This post was most recently updated on September 15th, 2020
Summer around here brings an over abundance of plums. These wonderful stone fruit grow locally and you can often get bags of them for free. What can you do with too many plums? Preserve them of course!
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Bottled plums also known as canned plums are very easy to do, a perfect project for beginner canners. Use the instructions below to learn how to preserve fruit in jars quickly and easily.
Choosing fruit to make bottled plums
Choose ripe but still firm fruit, cut off any bruises or rotten/overripe patches.
All types of plums can be canned, but the red varieties look particularly stunning in glass jars or bottles.
What you need to can plums safely at home
You will need plums (obviously)
Some canning bottles or jars – these are the ones made specifically for preserving fruit at home in. They usually have a two part lid consisting of a seal (the flat metal bit) and a band (the ring)
A large pot or a water bath pot
A rack to keep the jars off the bottom of the pot so they don’t explode
A jar lifter so you don’t burn your fingers!
A canning funnel is not totally required, but it does make things MUCH easier!
- 20 lb plums, 10kg
- 4 quarts Water, 4 liters
- 4 cups White Sugar
- 10 new lids for preserving jars
- 10 1 quart/1liter preserving jars
Chop up your fruit. Plums are easiest done if you cut right around the fruit (top to bottom then right around to the top again) then cup the fruit in both hands and twist them apart. Remove the stones and any bruises and set aside to make vinegar.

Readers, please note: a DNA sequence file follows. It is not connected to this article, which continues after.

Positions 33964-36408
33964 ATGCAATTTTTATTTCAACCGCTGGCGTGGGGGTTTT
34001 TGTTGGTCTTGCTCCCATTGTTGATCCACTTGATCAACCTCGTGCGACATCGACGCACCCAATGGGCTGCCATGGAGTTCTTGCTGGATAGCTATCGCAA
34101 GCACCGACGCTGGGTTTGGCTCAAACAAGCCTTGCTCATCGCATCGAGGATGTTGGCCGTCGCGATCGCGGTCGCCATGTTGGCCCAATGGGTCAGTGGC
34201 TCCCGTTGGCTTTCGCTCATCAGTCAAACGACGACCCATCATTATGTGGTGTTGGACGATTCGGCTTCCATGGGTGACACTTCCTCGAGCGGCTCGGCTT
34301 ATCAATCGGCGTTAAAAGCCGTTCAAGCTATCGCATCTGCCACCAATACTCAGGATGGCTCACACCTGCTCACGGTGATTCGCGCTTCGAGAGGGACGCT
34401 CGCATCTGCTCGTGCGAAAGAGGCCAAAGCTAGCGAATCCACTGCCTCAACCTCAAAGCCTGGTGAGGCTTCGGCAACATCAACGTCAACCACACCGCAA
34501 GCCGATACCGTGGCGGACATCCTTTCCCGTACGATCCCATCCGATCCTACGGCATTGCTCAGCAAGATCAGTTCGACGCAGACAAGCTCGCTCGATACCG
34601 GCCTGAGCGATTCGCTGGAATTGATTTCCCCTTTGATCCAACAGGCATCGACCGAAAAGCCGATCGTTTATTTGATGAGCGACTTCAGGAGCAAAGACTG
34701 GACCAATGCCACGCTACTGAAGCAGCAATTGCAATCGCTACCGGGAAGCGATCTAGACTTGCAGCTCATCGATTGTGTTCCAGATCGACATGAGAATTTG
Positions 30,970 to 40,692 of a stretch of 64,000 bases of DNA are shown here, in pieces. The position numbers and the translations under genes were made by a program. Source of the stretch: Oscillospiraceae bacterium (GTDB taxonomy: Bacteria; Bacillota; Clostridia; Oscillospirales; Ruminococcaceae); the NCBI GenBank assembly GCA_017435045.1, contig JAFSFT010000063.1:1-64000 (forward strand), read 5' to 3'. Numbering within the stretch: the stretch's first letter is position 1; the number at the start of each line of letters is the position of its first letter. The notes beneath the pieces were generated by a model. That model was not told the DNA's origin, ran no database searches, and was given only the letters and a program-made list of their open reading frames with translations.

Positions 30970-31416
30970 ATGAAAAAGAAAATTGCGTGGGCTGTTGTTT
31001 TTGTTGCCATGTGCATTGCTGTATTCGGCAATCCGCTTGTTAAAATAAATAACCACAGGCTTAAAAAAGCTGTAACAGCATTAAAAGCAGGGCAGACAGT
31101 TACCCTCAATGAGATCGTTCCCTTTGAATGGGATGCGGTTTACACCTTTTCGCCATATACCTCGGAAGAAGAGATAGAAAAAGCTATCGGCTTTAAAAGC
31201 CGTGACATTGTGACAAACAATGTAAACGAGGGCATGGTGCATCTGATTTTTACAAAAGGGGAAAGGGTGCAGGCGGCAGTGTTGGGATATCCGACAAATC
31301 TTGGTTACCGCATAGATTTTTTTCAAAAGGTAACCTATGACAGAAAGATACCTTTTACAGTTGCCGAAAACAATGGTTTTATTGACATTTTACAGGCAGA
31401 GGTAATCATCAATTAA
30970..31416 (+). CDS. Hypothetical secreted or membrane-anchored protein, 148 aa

In a very big pot place the water and sugar and bring it to the boil.
Heat your oven to 200F/100C. Place your clean dry jars in to heat on a tray or in a dish for 10-12 minutes (no longer or they will crack). When you remove the jars from the oven bring the tray and everything. This makes it easier to move them and reduces the cold shock.
While your jars are heating carefully add all your plums to the boiling syrup and cook for 10-15 minutes until JUST soft.
Put 4 inches / 10cm water in to the bottom of your water bath, with the rack in the bottom. Heat to a simmer.
Working one jar at a time fill to the jar's shoulders with fruit - I like to scoop it out with a slotted spoon.
Fill the jars with syrup leaving a 1cm / .5 inch gap at the top. Keep the pot on a low simmer while you jar up all your fruit.
Run a knife down the inside edge of the jar all the way around to release the bubbles.
Top up with more syrup so that the jar is filled up to 1cm / .5 inch from the top.
Wipe the rim with a clean dry cloth. Place a clean lid and ring on the jar and screw to "finger tip tight" which is as firm as your can tighten it with using just your fingers.
Place the jars carefully in to your water bath, ensure the water is at least 1 inch above the lid of the last jar added to the pot.
Simmer the pot uncovered for 20 minutes, and then carefully lift out the jars and set aside on a folded towel to cool
Once the jars are totally cool you can label them and remove the ring to check if they have sealed properly. Any jars that haven't sealed will need to go in the fridge and be used within the week.
You can leave the rings off of the jars. Store at room temperature for up to 2 years. Discard any that develop bulging lids or look or smell wrong (none of these things should happen if you are careful with your sterilisation).
I love the Ball canning book recipes and instructions combined with my own canners recipe book.